The health law's expansion of Medicaid will cover some 16 million more Americans in the government program for the poor – if that part of the law survives the legal challenge it faces in the Supreme Court beginning next week.
Florida is leading 25 other states in that challenge, but that hasn’t stopped two of Miami's best-known hospitals from preparing for the Medicaid expansion expected in 2014.
The University of Miami Hospital and Jackson Memorial anchor two separate health systems that are across the street from each other. They share a campus, and they share a lot of doctors. But they are quite different institutions.
The University of Miami's hospital is owned by a well-endowed private university. Jackson is the massive public safety net hospital that provides the most charity care in town—more than $450 million in uncompensated care last year, fifteen times as much as the university hospital.
To get a sense of how the UM hospital is preparing for Medicaid expansion, it helps to visit the Sabal Palm Supermarket in Little Haiti, where the university health system is at work.
Valentine Cesar is a community health worker who is trying to get women at the grocery store to enroll in a cervical cancer screening program funded through a University of Miami program.
She speaks to the customers in Kreyol and the conversation frequently leads to Medicaid.
"Most of the women I meet that’s the first thing she tell me: she says, 'I don't have Medicaid, I don't have health insurance,'" says Cesar. "Everybody wants, wants health care."
But not everybody in this community gets it.
"The reality is there's no one to pay for their healthcare services," says Dr. Laurence Gardner, the policy dean for the University of Miami’s medical school and hospital.
Medicaid reimbursements to hospitals are notoriously low.
Even so, Gardner says Medicaid money spent preventing chronic illness and keeping patients out of the ER is efficient in the long run, which is why the University of Miami's preparation has included beefing up a network of satellite clinics and hiring community health workers like Cesar.
Gardner uses a sports metaphor to say his hospital is just about ready for Medicaid expansion: "I'd say we're probably at the five yard line."
It’s a different story for Jackson, the safety net hospital across the street from the university hospital.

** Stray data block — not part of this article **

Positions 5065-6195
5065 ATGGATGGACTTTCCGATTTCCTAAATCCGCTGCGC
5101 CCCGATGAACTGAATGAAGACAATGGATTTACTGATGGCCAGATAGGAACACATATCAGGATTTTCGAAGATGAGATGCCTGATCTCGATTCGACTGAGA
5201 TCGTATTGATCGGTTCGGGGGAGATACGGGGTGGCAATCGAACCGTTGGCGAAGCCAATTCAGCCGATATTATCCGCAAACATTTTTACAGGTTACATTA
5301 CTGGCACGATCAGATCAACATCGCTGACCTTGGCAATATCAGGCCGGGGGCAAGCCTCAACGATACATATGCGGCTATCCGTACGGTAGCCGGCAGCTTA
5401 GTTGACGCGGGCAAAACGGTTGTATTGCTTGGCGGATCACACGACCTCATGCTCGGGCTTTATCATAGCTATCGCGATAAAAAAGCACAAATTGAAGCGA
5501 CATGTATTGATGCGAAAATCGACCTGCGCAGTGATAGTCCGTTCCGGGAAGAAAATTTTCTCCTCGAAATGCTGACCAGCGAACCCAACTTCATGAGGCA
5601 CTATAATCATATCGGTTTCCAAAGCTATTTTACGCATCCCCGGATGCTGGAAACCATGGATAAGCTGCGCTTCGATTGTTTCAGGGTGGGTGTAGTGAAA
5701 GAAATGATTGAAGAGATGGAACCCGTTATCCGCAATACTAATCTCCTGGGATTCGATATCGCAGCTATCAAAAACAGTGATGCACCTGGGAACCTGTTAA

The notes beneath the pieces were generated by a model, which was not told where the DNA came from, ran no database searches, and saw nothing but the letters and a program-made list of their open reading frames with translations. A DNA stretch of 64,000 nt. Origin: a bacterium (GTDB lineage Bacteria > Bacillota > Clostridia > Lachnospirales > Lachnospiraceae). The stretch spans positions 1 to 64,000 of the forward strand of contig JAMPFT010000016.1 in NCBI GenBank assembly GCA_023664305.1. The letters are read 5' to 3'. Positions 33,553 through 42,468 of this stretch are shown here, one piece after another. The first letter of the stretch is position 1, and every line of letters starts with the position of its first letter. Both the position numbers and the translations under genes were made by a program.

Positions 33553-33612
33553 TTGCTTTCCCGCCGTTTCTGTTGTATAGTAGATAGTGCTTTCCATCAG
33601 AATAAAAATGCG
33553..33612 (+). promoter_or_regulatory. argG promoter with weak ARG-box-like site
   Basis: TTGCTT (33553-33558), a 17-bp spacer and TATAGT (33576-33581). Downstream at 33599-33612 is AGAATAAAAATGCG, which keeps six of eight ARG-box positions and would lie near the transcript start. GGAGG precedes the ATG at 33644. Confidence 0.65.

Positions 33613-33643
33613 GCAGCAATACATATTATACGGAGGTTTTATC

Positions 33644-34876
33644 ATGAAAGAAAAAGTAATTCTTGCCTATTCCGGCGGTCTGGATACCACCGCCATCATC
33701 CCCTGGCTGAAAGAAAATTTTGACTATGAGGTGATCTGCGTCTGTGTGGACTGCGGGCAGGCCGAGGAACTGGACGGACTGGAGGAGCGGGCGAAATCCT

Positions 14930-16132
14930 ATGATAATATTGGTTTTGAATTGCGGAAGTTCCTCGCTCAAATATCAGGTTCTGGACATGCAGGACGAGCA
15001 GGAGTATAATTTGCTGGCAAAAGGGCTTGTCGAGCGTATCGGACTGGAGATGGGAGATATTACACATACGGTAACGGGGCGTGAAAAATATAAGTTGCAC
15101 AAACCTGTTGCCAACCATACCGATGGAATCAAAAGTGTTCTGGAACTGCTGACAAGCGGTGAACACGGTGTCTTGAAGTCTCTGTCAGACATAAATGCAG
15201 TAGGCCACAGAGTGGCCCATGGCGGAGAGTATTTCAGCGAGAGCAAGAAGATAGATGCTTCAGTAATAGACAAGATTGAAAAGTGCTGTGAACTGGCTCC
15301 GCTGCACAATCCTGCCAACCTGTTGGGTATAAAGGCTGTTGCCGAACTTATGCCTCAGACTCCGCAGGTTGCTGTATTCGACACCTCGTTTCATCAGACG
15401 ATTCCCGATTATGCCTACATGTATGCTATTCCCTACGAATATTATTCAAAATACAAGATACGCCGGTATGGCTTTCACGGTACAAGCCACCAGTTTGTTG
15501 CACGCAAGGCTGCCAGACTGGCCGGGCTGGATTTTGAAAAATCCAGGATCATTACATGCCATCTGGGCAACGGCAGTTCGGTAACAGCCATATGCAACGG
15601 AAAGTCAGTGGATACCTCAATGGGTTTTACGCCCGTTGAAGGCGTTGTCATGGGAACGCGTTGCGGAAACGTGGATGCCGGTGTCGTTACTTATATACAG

"We're probably right after kickoff on the 20 yard line with 80 yards to go," says Carlos Migoya, who has been CEO of Jackson Health System for less than a year. "We've inherited a place where basically, we've had consistent losses for the past several years."
Jackson has lost about $420 million in the past three years through a combination of uncompensated care and mismanagement.
Migoya just announced layoffs and cuts of about 1,100 hospital positions.
That means Jackson has a lot to gain if the health law stands in court.
"The Medicaid expansion will have a dramatic improvement to our finances," Migoya says.
This is the big difference between how the two hospitals see Medicaid expansion.
For the public safety net hospital, Medicaid expansion—which will eventually cover about 2 million more Floridians than it does now—is an answer to relentless financial problems.
For the university-backed health system, Medicaid patients are now a growth market to pursue.
As UM's Gardner puts it: "Is it a new market? No. But is it possibly the only growing market in this geography for the next five to ten years? Yes."
That means the two hospitals will begin to compete for newly insured patients.
"A rising tide won’t lift all boats if the boats aren’t gussied up for the patients," notes Gardner.
Even now, it's not unheard of for uninsured Jackson patients to transfer to the university hospital if they get insurance.
UM's facilities are newer. The waiting rooms are less chaotic than Jackson's.
And that is why the public hospital is gussying up. Administrator Dr. Daniel Armstrong gives a tour of the labor and delivery wing in Jackson's Holtz Children's Hospital.
"Some of this flooring hasn't been replaced since the building was constructed in 1981," Armstrong points out. The harsh fluorescent lighting does no favors for the layer of perma-grit around the baseboards.
But in the refurbished rooms down the hall there is light blue paint and stylish sconces on the walls.
Armstrong's boss at the safety net hospital, Migoya, knows the cosmetic fixes won't work on all the new Medicaid patients. "We believe that some of those patients will choose to go to other hospitals, but that's ok, too."
Because, Migoya says, the worst case scenario for Jackson would be status quo.